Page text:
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Many good points above. I fell in love with the car when it was first introduced and I saw it at a car show in Portland, Oregon. At the time it was priced totally out of my league but I swore I would have one some day. I now have an early 88 with the suede seat bolsters (got a gold for it at the Portland national meet) and would love to find a Select 60 vert to go with it that I could afford. For me the car isn't so much an investment as it is a personal passion. I do wish it was blessed with more power, that would make it more desirable. I think the styling is timeless and the advanced features are still timely and will remain so. A lot of people that see it think it is a new car and are astounded that it is over 20 years old.

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Prices now are certainly all over the place. There are two Reattas on Craigslist near me, and the prices couldn't be more different. Admittedly, the

'vert is a lot nicer than the driftwood coupe, but maybe really nice ones can get interest going.

http://abbotsford.craigslist.ca/cto/4765493092.html

http://www.mertingm.com/VehicleDetails/used-1990-Buick-Reatta--Chilliwack-BC/2064883473

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Call me a dingbat, but I frankly don't give a rip about the "rarity" or "resale value" of either of my Reattas.

My joy in ownership is knowing how much fun they are to drive and not seeing dozens just like it pass me on the street every day.

As for car shows and cruise-ins..........again, don't care if they like it or not, 'cause I'm there to socialize with the people, not the cars. And, just curious, how do you think the guy with the '57 Chevy feels when there are several more almost exactly like it parked a few feet away?

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I agree. I'm not in a Reatta for its resale value, I just like driving it and being in something different, not just one of a million Hondas.

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I totally agree, Reattas are made to drive. I cant imagine buying a car to have it sit in my garage. I drove my Select 60 half way across the country last summer to Portland, about 4000 miles and I will drive it to Springfield Mo. next summer and to Allentown in 2016. It does well on the road and gets good mileage. I got it to drive and that's what im going to do. Could care less about the value, by the time I can no longer drive all I would have is an old low mileage car in the garage that my kids can fight over. I want to leave them an old worn out car they can take to the salvage yard.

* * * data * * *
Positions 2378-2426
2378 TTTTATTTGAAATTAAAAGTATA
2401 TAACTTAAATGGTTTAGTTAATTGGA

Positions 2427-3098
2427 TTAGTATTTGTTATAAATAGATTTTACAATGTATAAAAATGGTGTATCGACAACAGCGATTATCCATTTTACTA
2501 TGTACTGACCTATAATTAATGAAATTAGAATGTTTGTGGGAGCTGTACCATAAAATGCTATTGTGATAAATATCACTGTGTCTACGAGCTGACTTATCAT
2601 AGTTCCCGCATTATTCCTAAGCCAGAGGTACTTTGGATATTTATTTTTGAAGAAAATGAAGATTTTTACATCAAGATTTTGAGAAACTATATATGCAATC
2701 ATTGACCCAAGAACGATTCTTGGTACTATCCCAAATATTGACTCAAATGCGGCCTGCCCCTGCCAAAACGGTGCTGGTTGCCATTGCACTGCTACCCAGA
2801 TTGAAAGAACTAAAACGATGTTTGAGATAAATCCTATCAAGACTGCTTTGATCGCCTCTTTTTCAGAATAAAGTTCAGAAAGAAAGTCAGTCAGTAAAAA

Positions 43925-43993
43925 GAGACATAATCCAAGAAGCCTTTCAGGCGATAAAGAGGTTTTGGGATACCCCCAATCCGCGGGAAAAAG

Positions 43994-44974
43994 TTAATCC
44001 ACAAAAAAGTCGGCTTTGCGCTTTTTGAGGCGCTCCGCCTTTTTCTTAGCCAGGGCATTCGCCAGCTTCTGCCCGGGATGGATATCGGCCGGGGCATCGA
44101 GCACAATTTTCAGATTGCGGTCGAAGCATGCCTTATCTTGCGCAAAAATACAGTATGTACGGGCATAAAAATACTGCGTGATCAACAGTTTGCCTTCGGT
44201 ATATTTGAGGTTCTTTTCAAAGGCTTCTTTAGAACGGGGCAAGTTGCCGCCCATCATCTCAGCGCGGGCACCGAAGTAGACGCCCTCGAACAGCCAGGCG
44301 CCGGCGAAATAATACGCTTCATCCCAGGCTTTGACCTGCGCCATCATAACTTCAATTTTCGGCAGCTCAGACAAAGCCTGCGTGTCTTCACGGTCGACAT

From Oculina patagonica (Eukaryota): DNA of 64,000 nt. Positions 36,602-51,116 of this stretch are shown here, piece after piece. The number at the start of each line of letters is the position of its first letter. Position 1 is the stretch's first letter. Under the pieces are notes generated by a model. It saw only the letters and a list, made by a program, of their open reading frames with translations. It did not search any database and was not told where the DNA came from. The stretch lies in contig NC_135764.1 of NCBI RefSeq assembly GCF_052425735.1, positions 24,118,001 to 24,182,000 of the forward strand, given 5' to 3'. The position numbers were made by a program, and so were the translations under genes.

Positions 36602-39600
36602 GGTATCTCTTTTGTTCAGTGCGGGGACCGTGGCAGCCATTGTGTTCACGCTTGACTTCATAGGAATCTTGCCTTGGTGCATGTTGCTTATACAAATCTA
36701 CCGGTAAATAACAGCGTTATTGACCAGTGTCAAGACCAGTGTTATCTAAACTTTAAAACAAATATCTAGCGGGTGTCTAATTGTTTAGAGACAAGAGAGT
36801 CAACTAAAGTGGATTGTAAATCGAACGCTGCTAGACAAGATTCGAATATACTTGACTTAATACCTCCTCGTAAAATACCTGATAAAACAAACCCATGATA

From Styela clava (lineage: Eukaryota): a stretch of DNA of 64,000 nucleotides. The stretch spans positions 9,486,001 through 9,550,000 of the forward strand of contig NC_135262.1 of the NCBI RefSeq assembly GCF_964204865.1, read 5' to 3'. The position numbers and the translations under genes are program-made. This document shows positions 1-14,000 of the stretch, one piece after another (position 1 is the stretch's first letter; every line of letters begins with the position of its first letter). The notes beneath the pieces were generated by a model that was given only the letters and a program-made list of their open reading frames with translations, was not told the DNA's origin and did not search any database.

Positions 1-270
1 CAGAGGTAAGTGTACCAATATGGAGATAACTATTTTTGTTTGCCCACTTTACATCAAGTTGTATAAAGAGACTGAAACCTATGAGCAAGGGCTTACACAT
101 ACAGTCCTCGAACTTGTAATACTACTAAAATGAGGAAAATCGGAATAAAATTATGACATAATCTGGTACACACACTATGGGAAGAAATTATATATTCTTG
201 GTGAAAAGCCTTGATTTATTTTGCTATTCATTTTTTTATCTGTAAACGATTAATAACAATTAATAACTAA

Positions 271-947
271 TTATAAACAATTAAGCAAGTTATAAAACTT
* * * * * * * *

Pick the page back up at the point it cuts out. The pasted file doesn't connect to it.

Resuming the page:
Chuck

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... I got it to drive and that's what im going to do. Could care less about the value, by the time I can no longer drive all I would have is an old low mileage car in the garage that my kids can fight over. I want to leave them an old worn out car they can take to the salvage yard.

Chuck

Amen, I couldn't have expressed my feelings about the reason I own a Reatta any better if I tried. Edited by Ronnie (see edit history)

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Dunno, I have always been of the "buy right and sell reasonable". Have also given cars to relatives who needed. I have Reattas (and the 'vert is my DD these days) because they suit me. Once you get to this point "condition is everything" but can also say one reason I live where I do is that things do not rust here (and whenever I go within 5 miles of the beach, the car gets a thorough wash over and under on return unless I driove through a frog strangler.

Have bought new cars before, usually either for "family" or when there was something unusual (like a DOHC 6, 4 wheel disks w/ABS & TC, IFS/IRS tow car) but most have been pre-owned (over 200). Guess having a 2,000 sq ft house with 2,000 sq ft of garage space makes me a bit od^H^H eccentric.

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mines a very comfortable luxury car that get very good gas mileage even compared to new cars.but except for the converts its not worth any more than your average 25 yo car.